Monday, May 13, 2013
The following is the 1st in a series of draft profiles for the Dallas Cowboys' selected players from April's draft. These profiles are put together after watching significant amounts of game tape from each player, and is an attempt to examine their resumes and play to get an idea of how they might fit in best with Dallas come training camp in Oxnard this summer.
40 time: 5.56, Bench Press: 21
Jan 1, 1991 (22)
If only we could look at football players without attaching baggage to our evaluation. Perhaps the best example of this is Greg Ellis, who if only judged on his own merits would have been thought of as one of the very best Cowboys of the last 15 years. However, he spent most of his career carrying around the burden of being "the guy that we took instead of Randy Moss" around here. That stayed with him despite being an exceptional player his entire career.
That leads us to Frederick who in some ways, is exactly the type of player you would hope the Cowboys could have left the draft with. A "Day 1 starter" who will instantly be able to handle whatever you throw at him, despite playing one of the most complex positions on the field.
And yet, he will always be attached to another ambitious day in the Cowboys' war-room, as Jerry Jones could not sit still again and pulled the trigger on a trade down and seemed dead set on getting an offensive lineman to protect Tony Romo. Frederick was, in Jerry's words, "the last of the Mohicans" as the 8 OLmen on that top tier. Once Frederick was gone, they felt things were going to drop to a next level that would not be ready to start on Day 1. This caused them to pass on Sharrif Floyd, a defensive tackle from Florida that the Cowboys had rated much higher on their draft board. And for that piece of information that has been confirmed numerous times, Frederick will always be hitched to Floyd's career.
But, when evaluating a player, you have to get all of that out of your head. You have to simply say that, now that he is here, there is no reason to spend time in his evaluation on how he got here. Let's simply look at his film, figure out what he does well and not so well, and then see if he has a spot on this squad. The other discussions of how the 2013 draft could have gone differently are valid for other discussions, but not on a Travis Frederick evaluation sheet.
I was able to look at a considerable amount of his 2012 season's coaches film and see what he does well against a Big 10 schedule that might not have had great teams, but the conference consistently places strong defensive line prospects into the NFL, so to see Frederick against Purdue's Kawann Short (Panthers), Penn State's Jordan Hill (Seahawks), Ohio State's Jonathan Hankins (Giants), and plenty of others, we know what the center can do against NFL talent.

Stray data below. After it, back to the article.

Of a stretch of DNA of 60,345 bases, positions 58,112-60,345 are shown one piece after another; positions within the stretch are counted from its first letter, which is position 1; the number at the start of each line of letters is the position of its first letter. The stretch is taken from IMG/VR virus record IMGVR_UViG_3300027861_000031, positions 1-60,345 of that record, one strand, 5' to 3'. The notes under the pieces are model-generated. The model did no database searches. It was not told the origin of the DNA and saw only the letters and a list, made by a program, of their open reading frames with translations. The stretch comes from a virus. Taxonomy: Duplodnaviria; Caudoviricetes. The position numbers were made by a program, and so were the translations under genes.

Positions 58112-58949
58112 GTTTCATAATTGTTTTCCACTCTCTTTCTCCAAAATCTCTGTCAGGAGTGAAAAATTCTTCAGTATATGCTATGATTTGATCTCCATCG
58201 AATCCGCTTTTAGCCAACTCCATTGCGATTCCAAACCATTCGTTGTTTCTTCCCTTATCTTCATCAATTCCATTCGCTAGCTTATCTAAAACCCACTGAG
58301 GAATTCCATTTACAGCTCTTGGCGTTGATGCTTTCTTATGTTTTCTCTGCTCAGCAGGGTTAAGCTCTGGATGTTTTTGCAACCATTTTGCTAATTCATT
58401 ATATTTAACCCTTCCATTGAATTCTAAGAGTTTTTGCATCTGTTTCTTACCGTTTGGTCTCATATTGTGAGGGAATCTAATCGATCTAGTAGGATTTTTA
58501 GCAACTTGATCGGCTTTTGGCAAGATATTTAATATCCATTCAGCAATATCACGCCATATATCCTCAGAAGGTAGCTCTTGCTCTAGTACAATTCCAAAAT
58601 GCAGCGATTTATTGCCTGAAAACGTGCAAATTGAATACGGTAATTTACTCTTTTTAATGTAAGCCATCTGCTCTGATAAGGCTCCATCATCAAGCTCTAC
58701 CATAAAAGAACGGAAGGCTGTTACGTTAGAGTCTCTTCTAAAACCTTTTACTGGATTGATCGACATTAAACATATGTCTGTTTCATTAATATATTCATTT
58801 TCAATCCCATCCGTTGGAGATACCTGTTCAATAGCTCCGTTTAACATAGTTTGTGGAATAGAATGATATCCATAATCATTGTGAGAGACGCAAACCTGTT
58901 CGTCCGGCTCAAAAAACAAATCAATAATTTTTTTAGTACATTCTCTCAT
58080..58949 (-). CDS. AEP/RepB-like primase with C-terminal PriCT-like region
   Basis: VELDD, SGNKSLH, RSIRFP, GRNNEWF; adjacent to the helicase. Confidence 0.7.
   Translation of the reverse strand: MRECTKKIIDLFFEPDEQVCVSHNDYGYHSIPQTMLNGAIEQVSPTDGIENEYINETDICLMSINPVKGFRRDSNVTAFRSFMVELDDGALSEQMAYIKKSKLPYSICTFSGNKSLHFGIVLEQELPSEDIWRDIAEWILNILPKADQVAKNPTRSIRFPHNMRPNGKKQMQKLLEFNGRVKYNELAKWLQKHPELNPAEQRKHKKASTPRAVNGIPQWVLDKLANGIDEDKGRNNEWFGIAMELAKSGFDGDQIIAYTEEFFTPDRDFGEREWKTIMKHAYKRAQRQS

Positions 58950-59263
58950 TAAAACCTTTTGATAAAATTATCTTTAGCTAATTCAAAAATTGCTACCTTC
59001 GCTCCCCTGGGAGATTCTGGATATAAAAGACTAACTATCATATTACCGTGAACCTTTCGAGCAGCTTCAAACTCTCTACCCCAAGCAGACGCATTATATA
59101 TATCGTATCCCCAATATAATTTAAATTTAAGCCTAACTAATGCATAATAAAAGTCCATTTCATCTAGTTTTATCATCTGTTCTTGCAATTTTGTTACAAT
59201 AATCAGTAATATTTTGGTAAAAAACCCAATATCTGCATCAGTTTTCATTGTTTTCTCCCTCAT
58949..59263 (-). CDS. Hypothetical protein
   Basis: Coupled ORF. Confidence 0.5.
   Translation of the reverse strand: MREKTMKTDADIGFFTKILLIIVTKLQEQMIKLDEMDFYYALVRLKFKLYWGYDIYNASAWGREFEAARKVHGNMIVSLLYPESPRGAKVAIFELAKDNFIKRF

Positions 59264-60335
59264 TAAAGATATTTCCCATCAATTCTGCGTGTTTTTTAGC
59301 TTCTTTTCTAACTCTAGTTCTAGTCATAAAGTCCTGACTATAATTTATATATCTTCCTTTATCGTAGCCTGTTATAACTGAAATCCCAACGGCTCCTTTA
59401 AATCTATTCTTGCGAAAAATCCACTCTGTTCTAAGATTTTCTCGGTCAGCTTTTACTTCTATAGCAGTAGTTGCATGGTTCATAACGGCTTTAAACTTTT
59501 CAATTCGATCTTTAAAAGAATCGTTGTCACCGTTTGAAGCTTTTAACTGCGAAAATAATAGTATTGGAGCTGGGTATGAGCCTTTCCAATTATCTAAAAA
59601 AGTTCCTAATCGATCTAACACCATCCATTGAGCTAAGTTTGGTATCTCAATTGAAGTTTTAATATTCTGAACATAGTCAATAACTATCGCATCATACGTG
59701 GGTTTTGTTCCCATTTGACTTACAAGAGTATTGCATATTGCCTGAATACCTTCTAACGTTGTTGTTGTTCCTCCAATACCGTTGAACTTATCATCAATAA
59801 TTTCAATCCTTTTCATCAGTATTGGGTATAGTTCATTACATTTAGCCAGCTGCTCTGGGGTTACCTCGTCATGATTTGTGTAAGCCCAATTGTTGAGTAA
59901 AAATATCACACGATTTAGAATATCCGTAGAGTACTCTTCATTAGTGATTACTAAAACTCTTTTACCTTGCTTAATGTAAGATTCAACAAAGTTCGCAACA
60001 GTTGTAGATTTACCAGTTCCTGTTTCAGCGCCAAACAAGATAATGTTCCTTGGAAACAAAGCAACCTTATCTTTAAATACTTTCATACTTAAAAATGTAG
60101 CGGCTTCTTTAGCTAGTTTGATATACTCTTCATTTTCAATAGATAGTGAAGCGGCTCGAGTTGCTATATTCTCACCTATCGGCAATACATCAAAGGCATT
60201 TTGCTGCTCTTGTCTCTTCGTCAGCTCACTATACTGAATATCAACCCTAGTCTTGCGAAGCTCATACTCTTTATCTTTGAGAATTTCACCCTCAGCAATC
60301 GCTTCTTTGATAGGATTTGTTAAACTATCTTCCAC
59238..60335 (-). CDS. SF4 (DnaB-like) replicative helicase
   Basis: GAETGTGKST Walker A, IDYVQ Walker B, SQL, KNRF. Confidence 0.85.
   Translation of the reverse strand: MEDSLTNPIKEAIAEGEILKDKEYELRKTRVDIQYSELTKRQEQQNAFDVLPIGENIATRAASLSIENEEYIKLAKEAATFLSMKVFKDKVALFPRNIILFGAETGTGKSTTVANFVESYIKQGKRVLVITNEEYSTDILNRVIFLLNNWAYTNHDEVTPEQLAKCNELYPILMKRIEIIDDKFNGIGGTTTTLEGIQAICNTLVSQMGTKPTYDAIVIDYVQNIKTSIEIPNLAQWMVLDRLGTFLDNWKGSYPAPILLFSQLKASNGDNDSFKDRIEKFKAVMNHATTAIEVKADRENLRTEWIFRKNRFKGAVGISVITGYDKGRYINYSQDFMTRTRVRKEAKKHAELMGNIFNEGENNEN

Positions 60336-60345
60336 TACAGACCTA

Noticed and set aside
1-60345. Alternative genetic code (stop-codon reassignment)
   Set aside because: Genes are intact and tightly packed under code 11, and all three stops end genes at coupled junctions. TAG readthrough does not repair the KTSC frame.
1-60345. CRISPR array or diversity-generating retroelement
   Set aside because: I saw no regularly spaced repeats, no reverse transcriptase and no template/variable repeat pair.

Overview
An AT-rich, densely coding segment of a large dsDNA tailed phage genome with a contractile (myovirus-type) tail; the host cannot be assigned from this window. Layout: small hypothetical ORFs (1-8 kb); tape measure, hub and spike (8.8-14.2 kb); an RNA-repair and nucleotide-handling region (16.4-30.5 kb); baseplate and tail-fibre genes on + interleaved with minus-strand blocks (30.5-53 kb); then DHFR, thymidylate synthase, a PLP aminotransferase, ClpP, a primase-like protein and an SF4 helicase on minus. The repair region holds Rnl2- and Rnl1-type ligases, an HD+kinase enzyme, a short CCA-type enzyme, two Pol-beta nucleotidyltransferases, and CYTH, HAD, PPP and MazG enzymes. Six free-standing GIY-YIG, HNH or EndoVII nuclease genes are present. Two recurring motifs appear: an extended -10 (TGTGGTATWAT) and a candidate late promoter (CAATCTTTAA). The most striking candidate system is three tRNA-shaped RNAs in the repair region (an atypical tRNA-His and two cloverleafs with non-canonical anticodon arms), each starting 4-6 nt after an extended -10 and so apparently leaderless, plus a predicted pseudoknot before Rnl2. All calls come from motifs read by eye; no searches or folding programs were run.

And for the most part, there is plenty to like. Wisconsin asks plenty of their offensive line and they are nationally renowned for how they teach the position. It is based on strength, effort, and intelligence, and Frederick is a study in all 3. He absolutely can handle himself in situations that require his best. I admired his play in situations where teams were attempting to "storm the castle" and send everyone to go get the QB. His best attribute in pass protection seems to be his anchor. You are not going to go through him, and although this falls under the category of things that should be "givens", we have now seen in 2011 and 2012 that the Cowboys have had too many interior linemen who have been trucked. That won't happen with Frederick.
He is strong - despite what has been reported. I also recognize that his combine performance in general and his bench press in specific is disconcerting, but his game tape does not reveal someone who lacks strength. We have talked about his super-human 730lb squats and his respect in that Wisconsin weight room which speaks very highly of his dedication level given the guys who have come through that program, like Joe Thomas and JJ Watt.
His combine bench press of 21 reps is not very good, but when you dig into what was going on there, you simply have to look at his weight. He played at nearly 340 and then was obviously told to shed plenty of weight as he weighed in at 312. Losing nearly 30 pounds in 6 weeks can zap one of strength if it is not done properly, and that would seem to explain that, as again, his game film does not appear to show a lack of physical brute force.